I want my graduate students to understand the importance of teaching vocabulary in the content areas and be able to design and create word enriched lessons for their classrooms. I designed a vocabulary Hyperdoc and Choice Board to help them meet these objectives. This choice board is designed with three (3) rows and three (3) columns. Students choose one activity per row (Learn, Dig Deep, Apply) and track your understanding on the KUD Sheet. Vocabulary Choice Board

The KUD note catcher allows students to show what they Know, Understand, and can Do.

K: What Students Should KNOW

This includes information that can be acquired through memorization, such as facts or categories of facts, dates, names of people or places, names and details of important events, definitions of terms or concepts, academic vocabulary, steps in a process, or rules.

U: What Students Should UNDERSTAND

An understand goal is an insight, truth, or “a-ha” that students should gain as a result of acquiringcontent and skills. An understand goal represents an idea that will last beyond a single lesson or unit—it has staying power. An understand goal often makes a statement about or connects concepts. A concept is a broad abstract idea, typically one to two words, under which various topics and facts can fit (Erickson, 2002). They can be general or discipline-specific.

D: What Students Should DO

A do goal articulates skills that students should master. These can be thinking skills, organizational skills, habits of mind, procedural skills, or skills associated with a discipline (e.g., science, cartography, mathematics).

Have engaging vocabulary activités in your content area, share them in the comments section below.

 

 

 

 

 

 

 

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Building Wordsmiths: 8 Activities for Teaching Vocabulary

Vocabulary is at the heart of the content areas we teach.  Each content has its own vocabulary unique to the understanding of the content material taught.  Some argue most vocabulary learning occurs independently. Most researchers would agree that you improve an individual’s vocabulary knowledge and comprehension through students immersed in a wide variety of reading and writing activities.

There is no one method for teaching vocabulary. Rather teachers need to use a variety of methods for the best results, including intentional, explicit instruction of specific vocabulary words. Teachers can also encourage creative approaches to spark enthusiasm.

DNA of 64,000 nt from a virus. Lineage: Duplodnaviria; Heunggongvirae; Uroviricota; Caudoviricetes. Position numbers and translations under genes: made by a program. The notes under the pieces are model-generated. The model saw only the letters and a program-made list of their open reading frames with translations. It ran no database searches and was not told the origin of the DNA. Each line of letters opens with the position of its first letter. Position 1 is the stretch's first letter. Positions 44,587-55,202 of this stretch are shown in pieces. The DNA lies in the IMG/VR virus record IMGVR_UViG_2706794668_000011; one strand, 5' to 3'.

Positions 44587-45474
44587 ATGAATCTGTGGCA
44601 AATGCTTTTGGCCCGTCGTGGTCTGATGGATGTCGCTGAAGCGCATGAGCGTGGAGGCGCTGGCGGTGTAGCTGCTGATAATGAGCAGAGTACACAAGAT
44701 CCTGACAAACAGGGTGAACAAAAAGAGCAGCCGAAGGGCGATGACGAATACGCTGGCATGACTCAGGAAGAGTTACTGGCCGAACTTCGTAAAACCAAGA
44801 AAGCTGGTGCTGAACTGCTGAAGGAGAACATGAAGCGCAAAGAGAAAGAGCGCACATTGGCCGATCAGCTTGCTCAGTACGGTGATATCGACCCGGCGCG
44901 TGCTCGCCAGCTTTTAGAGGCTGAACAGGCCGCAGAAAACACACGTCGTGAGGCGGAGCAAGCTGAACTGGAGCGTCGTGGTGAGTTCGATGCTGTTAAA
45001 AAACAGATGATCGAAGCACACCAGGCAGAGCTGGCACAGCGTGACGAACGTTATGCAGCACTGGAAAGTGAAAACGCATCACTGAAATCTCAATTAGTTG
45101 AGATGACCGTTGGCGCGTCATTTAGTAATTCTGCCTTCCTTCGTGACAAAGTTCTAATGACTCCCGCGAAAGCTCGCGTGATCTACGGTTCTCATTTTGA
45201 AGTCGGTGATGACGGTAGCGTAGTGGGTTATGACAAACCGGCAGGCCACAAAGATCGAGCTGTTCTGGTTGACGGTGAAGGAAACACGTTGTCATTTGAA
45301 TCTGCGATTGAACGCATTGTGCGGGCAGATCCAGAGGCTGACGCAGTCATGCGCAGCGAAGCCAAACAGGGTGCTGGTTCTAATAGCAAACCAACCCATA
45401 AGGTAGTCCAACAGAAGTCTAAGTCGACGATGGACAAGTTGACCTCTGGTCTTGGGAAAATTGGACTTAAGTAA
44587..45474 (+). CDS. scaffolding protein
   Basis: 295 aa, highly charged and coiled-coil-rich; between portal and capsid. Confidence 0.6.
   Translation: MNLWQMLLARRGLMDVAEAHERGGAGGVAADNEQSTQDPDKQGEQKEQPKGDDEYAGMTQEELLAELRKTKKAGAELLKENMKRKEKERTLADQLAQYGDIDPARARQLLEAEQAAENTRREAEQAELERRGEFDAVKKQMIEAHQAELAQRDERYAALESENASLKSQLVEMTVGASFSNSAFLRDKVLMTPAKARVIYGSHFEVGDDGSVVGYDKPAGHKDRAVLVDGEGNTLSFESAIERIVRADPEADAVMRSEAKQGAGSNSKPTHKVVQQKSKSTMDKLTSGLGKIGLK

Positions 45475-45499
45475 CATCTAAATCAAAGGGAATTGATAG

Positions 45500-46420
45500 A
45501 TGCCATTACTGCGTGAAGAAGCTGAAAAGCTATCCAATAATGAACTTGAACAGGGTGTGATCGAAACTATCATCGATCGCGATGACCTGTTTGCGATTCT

Janet Allen, author of Words, Words, Words (1999), states, “Children and adults need to see and hear a word in meaningful context multiple times in order to know the word, somewhere between 10 to 15 times.” And with middle school and high school, variety is the key. Teachers cannot teach vocabulary the same way every time.

Reading is perhaps the most important element in vocabulary instruction.

So, how do I teach vocabulary in my English class?

Vocabulary is intertwined with reading and understanding a text. As a middle school English Language Arts teacher, I want to devise a way of teaching vocabulary in a way that does not interfere with students’ enjoyment and interest of a text. 

Here are 8 vocabulary activities to build wordsmiths in my classroom. The ultimate goals of all vocabulary development is for students to become independent word learners.

  1. Prefix Pursuit – All seventh graders in my school learn “SPROOTS”- Suffixes, Prefixes, and Roots. Every day the bell ringer or do now requires students learn 3 new Sproots to help students understand the structure of words and give them the tools to deconstruct complex vocabulary words. Create a prefix pursuit and have students collect the definition of the prefix from their classmates. For example, find someone who knows the meaning of “dis.” find a person who can use a “uni” word in a sentence, find someone who know the antonym of “anti,” and find someone who knows two words that begin with “cent.”